Multi-protocol LAN Design & Implementation: A Case Study
DR. SUNIL HAZARI, Assistant Professor East Carolina University Greenville, N.C. Local area networks have surged in popularity. With the myriad hardware, software, and network operating system options available, it becomes necessary to carefully plan a network before installation. This article is a case study in design, implementation and budgeting issues that were considered while installing a multi-protocol local area network. A glossary of common networking terms is also included. The School of Industry and Technology at East Carolina University offers a Bachelor's of Science degree program in Industrial Technology with concentrations in Manufacturing, Electronics, Industrial Distribution, Engineering Design/Drafting, and Construction Management. About 600 students are enrolled in these programs and another 70 are enrolled in the Masters' of Science program in Industrial Technology and Safety. The school has demonstrated a commitment to establishing a premier program of study focusing on preparation of managers and decision-makers. Over the past five years computers had been regularly installed to support instruction. All labs and department offices within the school had their own workstations and peripherals. With a critical need to exchange data, share expensive resources such as plotters and printers, and communicate using electronic mail, it was only a matter of time before the need for a LAN was identified. It was determined that the network would help support the school's long-term goals as outlined in the Strategic Plan, which emphasized distinction in undergraduate education, plus excellence in teaching, research and creative activity. Priorities for Action in the plan called for integrating information technology in courses to improve learning. Designing the Network With a variety of hardware and operating systems being used, the proposed network had to support multiple protocols to connect the approximately 100 nodes in the School of Industry and Technology. The goal was to design a network that would provide connectivity not only within the school, but also to university mainframes, minis and other computing resources. A preliminary needs assessment was conducted. Factors affecting purchasing decisions were initial cost, multi-protocol support, compatibility with existing applications, upgradeability, products' installed base, vendor support, training, overhead and maintenance costs. Network operating systems from various vendors were considered. Since Novell NetWare offered a 32-bit network operating system with features such as security, remote management, multi-platform support (for DOS, Windows, Macintosh, UNIX and OS/2), relative ease of installation compared with other products in its class, and support for up to 250 users, it was selected as the network operating system. Several other departments in the university had previously installed NetWare-based LANs and reported positive experiences. These sites were internal resources that could be tapped for on- going support during installation and for troubleshooting. A server, network operating system, network interface card (NIC) and cables were purchased. When the server was first installed, a small number of computers were connected together using Token Ring topology. It was considered important to start small and work in a controlled environment to make troubleshooting easier. User accounts were set up for the system administrator, selected faculty and lab staff. Following system configuration for application software access, the network was put in use for the ITEC 2000: Industrial Technology Applications of Computer Systems class, which is taught in the computer lab. A custom menu environment provided students with transparent access to the network without requiring them to learn cryptic commands at this stage. Lab assistants were given access to printer console applications to help maintain print queues. First Steps: Labs and E-Mail Software Initial plans called for networking only the IBM laboratory on the first floor of Rawl Building (see Figure 1). Following successful implementation, the Macintosh laboratory, faculty and staff offices on the same floor were added in the second phase. After purchasing hubs and additional cables, offices on the third floor were also connected to the network. Token Ring, 10BaseT and LocalTalk cables were used for connecting nodes to the server. The third phase involved connecting department labs, staff and faculty offices located in Flanagan building. Because of the distance between the two buildings (500 ft.), fiber optic cable was used to connect the two LAN segments. At this time, most network use comprised running software applications from the server. Other than fine tuning network configuration files and learning system administration tasks pertaining to creating new accounts, performing backups, setting rights and creating groups, the network was operating without major problems. The next significant step was to offer electronic mail and Internet access from each node on the network. After reviewing various commercial, freeware and shareware e-mail software packages, Pegasus Mail (PMail) was chosen for the network. The main reason PMail was selected over other e-mail packages is that it has clients for DOS, Windows and Macintosh platforms. Other features offered by PMail include a friendly interface, password protection, file attachments, confirmation of message delivery and reading, support for MIME (Multipurpose Internet Mail Extension), address books and mailing list capabilities. Pegasus Mail requires a NetWare server to operate and, in addition to local mail, it also supports Internet mail by using an e-mail gateway running on the server itself or via a DOS-based gateway running on a separate machine. PMail was developed by David Harris of New Zealand and is available at no charge. Using ftp, PMail can be obtained from risc.ua.edu in the directory /pub/network/pegasus. Harris sells licenses to make unlimited copies of the manual, provides technical support over the Internet and, due to a large installed user base, feedback to any problem is usually quick. Internet Connectivity The Internet is a gold mine of information for students and educators. A simple method of providing Internet access from any node on the school's LAN would have been for the node to connect to our campus' broadband backbone, which supports IPX/SPX, TCP/IP, Ethernet, AppleTalk, and DECNet protocols. A terminal emulator could then be used to access the university's VAX or IBM ES/9000 computers already on the Internet. Although workable, this type of access would not allow students and faculty to utilize newly developed client/server programs that boast a graphical interface to make information access easier. To overcome this problem, a direct IP connection from the LAN to the Internet was needed. This is possible by using a router and TCP/IP support software. Novell NetWare Multiprotocol Router was selected for this task since it was a low cost, software-only solution. A combination of interfaces and protocols including Ethernet, Fiber Distributed Data Interface (FDDI), AppleTalk, Token Ring, IPX and TCP/IP is also supported by the Multiprotocol Router. To retrofit the LAN to access Internet directly, the router was configured to forward IP datagrams to and from the university backbone. An IP network number was assigned to the router port. LAN WorkPlace for DOS and MacTCP for Macintosh client software were then installed on respective network nodes. This gave each workstation the ability to use ftp, telnet, gopher and WWW client software in a pull-down menu, icon and window-based graphical environment. Remote access to the LAN was also made available to school faculty by using Norton PC Anywhere (DOS) and Apple Remote Access (Mac) client software. Due to security concerns and the availability of only one phone line, access via remote dial-in is restricted to use of e-mail and login to university mainframe computers. LAN Expenses A typical LAN installation usually requires large investments in hardware, software and staff training. This may be difficult to justify (especially in academia) since the benefits cannot be directly quantified in dollars. Assuming that individual computers have already been purchased, each computer has to be equipped with a network interface card (NIC). Other purchases will be required as well, such as a network operating system, a dedicated server with multi-protocol NICs, cables, hubs, bridges, routers, tape drives, modems, UPSs for protection, networkable CD-ROM drives, analyzers, and network versions of application software. Figure 2 shows an itemized list of expenses incurred for the LAN. Prices are for reference only since they reflect educational discounts, bulk purchases, special orders and more. (Note that individual PCs, printers, plotters, etc. are not included.) Recommendations There were many lessons learned after the network was installed. Things that looked fine on paper did not necessarily work or had to be reworked or replaced after installation. Below are some recommendations to help minimize logistic and technical problems pertaining to network installation. Plan the network Effective integration of a LAN into an organization requires careful planning. Purpose for a LAN, the topology, protocols, number of nodes, support and training are some of the factors that directly impact a LAN design. In addition to meeting short-term needs, all networks should be designed for future growth by being upgradeable to accommodate applications that will demand a higher bandwidth. If current trends continue, two common examples of such applications in educational settings are multimedia and desktop video. A high initial cost is the main factor deterring LAN installation in many colleges. In many cases, the expenses shown in Figure 2 may exceed the entire year's budget for information technology. In such situations, consider an incremental installation, with additional network segments being added as funds become available. Cable drops Most networks start small and then grow rapidly as additional nodes are added. Our school's network, for instance, was initially designed to connect a few offices and a lab, but in the span of just one year, expanded to include other labs, staff and faculty offices distributed between two buildings. Due to this unforeseen growth, new cable runs had to be made for each segment added. In hindsight, drops should have been made in each office (occupied or not); it would have been much easier to then connect nodes to the network. Use high-quality cables A majority of network problems occur as a result of incorrect choice of cable type or improper connector installation. Cable choices range from existing twisted pair phone cable to unshielded twisted pair (10BaseT), data-grade twisted pair, coaxial (Ethernet) or fiber optic. Each type has advantages and disadvantages in terms of cost, speed, distance and susceptibility to interference. These factors should be fully explored during the planning stage. Installation should be done by data communication cablers rather than ordinary electricians since the latter may not be aware of building codes and other factors that govern data-grade cables. Provided they are installed correctly, cables have a longer life span than the equipment they connect and as a result only the highest quality connectors and cables should be used. Use LAN analyzers As the number of nodes on a LAN increases, it becomes difficult to track down hardware or software incompatibilities that may be causing data bottlenecks or other glitches. LAN analyzers are hardware and software devices used to pinpoint the exact cause of network problems -- in the cables, connectors, NICs, software or node hardware. Analysis tools range from multimeters and time-domain reflectometers that test for cable shorts, to protocol analyzers that go beyond the cable level to actually check for protocol problems. Built-in features of some LAN analyzers include filtering capability, traffic-pattern generation and analysis, statistics, and protocol interpretation. This offers the convenience of identifying problems from a remote site or even a central-access location. Because of their advantages in terms of reducing downtime by aiding network troubleshooting, LAN analyzers should today be considered a required tool in the network administrator's arsenal. Administration and training Administration and maintenance of a multi-protocol network needs the specialized skills of a full-time network administrator who is familiar with various hardware, software, protocols and configurations. This person is mainly responsible for performing backups, handling upgrades and maintaining data security. In addition to technical skills, the network administrator must also have interpersonal skills to train staff and users on the operation of devices on the networks. Changes to network topology, hardware and software must be documented and maintained on a continual basis. This becomes even more important if there is only one network administrator. Since staff turnover in academic computing is high (because of the salary differences between academia and industry), it is recommended that an interested faculty member be given shared responsibility of network administration. This also helps in cases where the full-time network administrator is temporarily unavailable or if he or she decides to leave. In addition to serving as "tech backup," a faculty member looks at a network from a different perspective -- viewing it not as a technical end, but as a means to an instructional end. Networks can be used for creative applications such as e-mail use by students, electronic delivery of class exercises, grade retrieval, and group assignments that promote collaborative learning. These experiences may be shared in training sessions and workshops offered to other faculty interested in using the network as a tool to enhance teaching and learning. The author would like to thank Stuart Rosner, school technician, for his assistance in providing protocol specifications for this article. Sunil Hazari is a faculty member and Director of Computer Facilities in the School of Industry and Technology at East Carolina University. He has presented papers at conferences, written articles and conducted faculty-development workshops in computer applications, multimedia, networking and information technology. E-Mail: [email protected]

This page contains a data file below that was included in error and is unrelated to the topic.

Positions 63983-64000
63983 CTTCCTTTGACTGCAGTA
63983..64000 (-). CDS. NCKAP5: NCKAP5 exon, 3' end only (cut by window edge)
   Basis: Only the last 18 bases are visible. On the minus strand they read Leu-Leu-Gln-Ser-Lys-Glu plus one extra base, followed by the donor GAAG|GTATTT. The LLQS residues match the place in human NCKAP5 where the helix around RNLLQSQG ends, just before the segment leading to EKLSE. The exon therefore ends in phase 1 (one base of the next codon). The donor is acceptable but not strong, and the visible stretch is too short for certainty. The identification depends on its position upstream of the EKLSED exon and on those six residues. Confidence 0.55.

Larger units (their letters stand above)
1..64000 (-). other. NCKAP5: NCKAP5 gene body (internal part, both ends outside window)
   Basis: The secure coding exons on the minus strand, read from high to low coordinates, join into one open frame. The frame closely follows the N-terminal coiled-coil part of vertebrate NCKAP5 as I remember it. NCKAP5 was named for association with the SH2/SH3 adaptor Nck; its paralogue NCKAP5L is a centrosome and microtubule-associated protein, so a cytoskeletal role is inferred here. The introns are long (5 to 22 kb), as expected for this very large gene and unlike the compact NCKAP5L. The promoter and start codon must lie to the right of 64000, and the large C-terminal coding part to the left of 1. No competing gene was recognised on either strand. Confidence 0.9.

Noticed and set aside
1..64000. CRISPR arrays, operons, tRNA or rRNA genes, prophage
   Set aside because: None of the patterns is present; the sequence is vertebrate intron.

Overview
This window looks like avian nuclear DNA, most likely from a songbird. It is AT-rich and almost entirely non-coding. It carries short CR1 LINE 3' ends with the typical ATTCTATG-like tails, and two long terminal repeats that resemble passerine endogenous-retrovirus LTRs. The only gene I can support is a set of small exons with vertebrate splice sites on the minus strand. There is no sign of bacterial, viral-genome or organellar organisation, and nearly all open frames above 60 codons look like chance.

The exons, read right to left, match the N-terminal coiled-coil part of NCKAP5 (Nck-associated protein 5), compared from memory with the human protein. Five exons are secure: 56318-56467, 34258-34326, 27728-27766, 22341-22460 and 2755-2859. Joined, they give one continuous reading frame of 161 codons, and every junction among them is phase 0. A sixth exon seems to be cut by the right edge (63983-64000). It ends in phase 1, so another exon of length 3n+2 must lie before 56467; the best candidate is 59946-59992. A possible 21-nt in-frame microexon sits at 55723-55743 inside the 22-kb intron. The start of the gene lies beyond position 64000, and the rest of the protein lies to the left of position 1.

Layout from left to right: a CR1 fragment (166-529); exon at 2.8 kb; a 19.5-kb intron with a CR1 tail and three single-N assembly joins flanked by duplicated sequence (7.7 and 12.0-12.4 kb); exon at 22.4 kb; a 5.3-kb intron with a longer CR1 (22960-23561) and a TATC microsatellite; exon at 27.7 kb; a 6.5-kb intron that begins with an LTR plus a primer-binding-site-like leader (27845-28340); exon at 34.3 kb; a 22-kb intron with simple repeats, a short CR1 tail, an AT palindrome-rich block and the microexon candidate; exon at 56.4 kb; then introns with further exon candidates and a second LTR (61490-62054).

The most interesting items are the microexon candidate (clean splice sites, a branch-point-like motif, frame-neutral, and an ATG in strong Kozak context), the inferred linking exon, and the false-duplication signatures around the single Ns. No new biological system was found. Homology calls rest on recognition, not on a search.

This article originally appeared in the 04/01/1995 issue of THE Journal.